As you can see, there are a lot of potential problems for defending the draw out of Cover 2 in the Over, especially when the defensive line get baited too far upfield, widening those two uncovered gaps to the strongside and giving the runningback lots of space to press vertically and then cut outside. That puts a lot of stress on the linebackers - remember, they're the two-gappers and have to adjust which gap they fill on the fly, depending on the back's path. The Vikings took advantage of this, hammering the Jaguars defense with Lead Draw. They opened almost every offensive series with it from the second drive on.


(The Vikings' first play from scrimmage in overtime. With no safety in the box, the there are seven blockers to account for all seven box defenders.)

That's not to say that the Lead Draw is impossible to defend out of the 4-3 Over, it just takes good eye discipline by the box players. Defensive linemen need to shoot their eyes to the backfield to confirm the initial read the offensive lineman gives and determine where the ball is going, so he can either squeeze and compress his gap or redirect down the line of scrimmage into pursuit.


(Without a numbers advantage, the onus is on the defensive line to choke the offensive linemen down and compress the gaps. Defense is all about constricting space.)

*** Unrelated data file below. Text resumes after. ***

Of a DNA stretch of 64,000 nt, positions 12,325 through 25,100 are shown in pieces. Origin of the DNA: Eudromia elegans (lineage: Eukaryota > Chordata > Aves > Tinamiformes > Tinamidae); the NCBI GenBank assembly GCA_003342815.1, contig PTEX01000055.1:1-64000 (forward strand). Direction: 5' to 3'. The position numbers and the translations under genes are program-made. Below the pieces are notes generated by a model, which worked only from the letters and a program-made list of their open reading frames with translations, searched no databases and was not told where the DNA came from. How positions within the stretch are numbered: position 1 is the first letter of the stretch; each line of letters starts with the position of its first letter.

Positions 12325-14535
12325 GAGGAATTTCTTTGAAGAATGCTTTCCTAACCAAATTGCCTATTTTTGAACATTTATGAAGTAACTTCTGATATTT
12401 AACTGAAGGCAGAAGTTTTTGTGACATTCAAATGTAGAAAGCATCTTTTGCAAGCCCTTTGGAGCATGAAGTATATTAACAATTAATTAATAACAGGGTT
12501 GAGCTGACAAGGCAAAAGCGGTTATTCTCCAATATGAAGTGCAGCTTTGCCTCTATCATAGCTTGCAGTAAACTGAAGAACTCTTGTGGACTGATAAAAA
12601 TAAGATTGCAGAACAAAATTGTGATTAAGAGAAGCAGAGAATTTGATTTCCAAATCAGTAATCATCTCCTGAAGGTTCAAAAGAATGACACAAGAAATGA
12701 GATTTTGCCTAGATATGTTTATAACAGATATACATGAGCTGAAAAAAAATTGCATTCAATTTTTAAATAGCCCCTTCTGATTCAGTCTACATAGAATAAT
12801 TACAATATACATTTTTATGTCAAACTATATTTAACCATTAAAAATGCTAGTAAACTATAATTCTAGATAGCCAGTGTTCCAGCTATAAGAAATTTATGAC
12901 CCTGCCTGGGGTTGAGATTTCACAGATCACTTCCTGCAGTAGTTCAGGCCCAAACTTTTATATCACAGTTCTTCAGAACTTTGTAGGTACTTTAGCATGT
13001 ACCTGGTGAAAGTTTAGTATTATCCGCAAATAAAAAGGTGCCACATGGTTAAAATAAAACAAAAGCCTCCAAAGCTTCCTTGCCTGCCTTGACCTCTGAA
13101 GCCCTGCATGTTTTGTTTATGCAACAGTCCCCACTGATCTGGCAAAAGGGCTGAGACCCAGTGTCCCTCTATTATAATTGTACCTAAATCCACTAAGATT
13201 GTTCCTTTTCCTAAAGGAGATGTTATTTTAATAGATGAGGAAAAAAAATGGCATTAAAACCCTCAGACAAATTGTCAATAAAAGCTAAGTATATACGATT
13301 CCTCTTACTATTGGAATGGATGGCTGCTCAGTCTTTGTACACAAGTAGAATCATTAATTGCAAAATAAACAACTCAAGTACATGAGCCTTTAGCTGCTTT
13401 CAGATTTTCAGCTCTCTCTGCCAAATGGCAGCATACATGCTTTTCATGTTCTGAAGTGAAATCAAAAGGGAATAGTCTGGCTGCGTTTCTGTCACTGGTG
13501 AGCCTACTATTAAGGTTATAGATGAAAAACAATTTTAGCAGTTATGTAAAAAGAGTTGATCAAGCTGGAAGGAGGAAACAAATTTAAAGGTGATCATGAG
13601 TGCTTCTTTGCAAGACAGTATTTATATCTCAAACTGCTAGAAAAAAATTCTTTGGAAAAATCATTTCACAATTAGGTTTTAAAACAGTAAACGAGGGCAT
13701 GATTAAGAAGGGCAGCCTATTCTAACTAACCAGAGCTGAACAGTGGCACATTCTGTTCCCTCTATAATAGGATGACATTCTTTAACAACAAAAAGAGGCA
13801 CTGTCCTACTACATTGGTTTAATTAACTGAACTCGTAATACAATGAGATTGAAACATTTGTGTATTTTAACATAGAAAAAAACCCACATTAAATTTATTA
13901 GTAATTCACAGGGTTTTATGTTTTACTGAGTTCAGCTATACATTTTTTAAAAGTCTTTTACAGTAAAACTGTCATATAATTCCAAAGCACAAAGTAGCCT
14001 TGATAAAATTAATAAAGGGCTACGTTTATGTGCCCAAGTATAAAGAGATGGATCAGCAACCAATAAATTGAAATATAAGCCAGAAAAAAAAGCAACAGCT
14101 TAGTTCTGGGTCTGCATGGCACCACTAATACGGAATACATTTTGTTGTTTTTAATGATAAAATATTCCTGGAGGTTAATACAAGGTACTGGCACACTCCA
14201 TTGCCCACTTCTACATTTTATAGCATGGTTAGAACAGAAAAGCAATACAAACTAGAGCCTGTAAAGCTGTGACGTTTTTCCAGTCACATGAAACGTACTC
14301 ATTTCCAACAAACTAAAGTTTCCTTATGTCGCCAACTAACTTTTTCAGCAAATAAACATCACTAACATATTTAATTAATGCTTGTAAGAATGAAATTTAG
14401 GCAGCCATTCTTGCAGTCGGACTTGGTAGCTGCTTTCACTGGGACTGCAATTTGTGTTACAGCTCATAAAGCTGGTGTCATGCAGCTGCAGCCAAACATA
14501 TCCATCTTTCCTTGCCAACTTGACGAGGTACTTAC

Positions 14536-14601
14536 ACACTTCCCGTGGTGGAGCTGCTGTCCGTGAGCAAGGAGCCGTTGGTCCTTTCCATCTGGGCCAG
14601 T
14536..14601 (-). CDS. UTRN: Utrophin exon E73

While the Jaguars played a few different coverages and substitution packages in obvious passing situations, Minnesota was happy to stay with base personnel, as it kept the Jaguars predictable. In overtime, the Vikings started their drive with a Lead Draw, getting 9 yards. A few plays (and another 20 yard tackle-breaking run by Peterson) later, the Vikings had a 1st and 10 on their own 42. They were almost in field goal range and looked to take a shot. Knowing the Jaguars would likely a Cover 2 variant on 1st down, the Vikings dialed up a great Cover 2 beater concept - Inverted Smash, also referred to as "China." It features the same Hi/Low stretch on the Cover 2 corner that Smash does, except the outside wide receiver runs the corner route and the Low stretch comes from a flat or shoot route run by an inside receiver, in this case the running back.


(The corner route hits right in the "honey hole.")


(The play got Minnesota into range to kick the eventual game-wnning field goal.)

Now, the point of this article isn't to say that the Jaguars' defensive coaches are predictable, or that their schemes are wholly to blame. From a pure execution standpoint, the tackling was incredibly sloppy, and you can't play bend-but-don't-break defense (or any kind, really) when you're tackling poorly. While the Jaguars will never be confused with, say, the Jets from a schematic standpoint, we saw the team play way more single-high, press-man coverage and get more aggressive with their front seven when they had a healthy crew on defense last year. The coaching staff all but said they're making due with what they have at the corner spot right now, and that the backups are only comfortable running certain coverages. Until Cox and Mathis are all the way back, expect more of the same.

h/t to Alen Dumonjic and Gerald Alexander for scheme help

Resources on the 4-3 Over:

Evolution of the 4-3 Front and The 4-3 Front, Continued via Jene Bramel at NYT's 5th Down

Miami/UNC: The Over/Slide Front via Shakin The Southland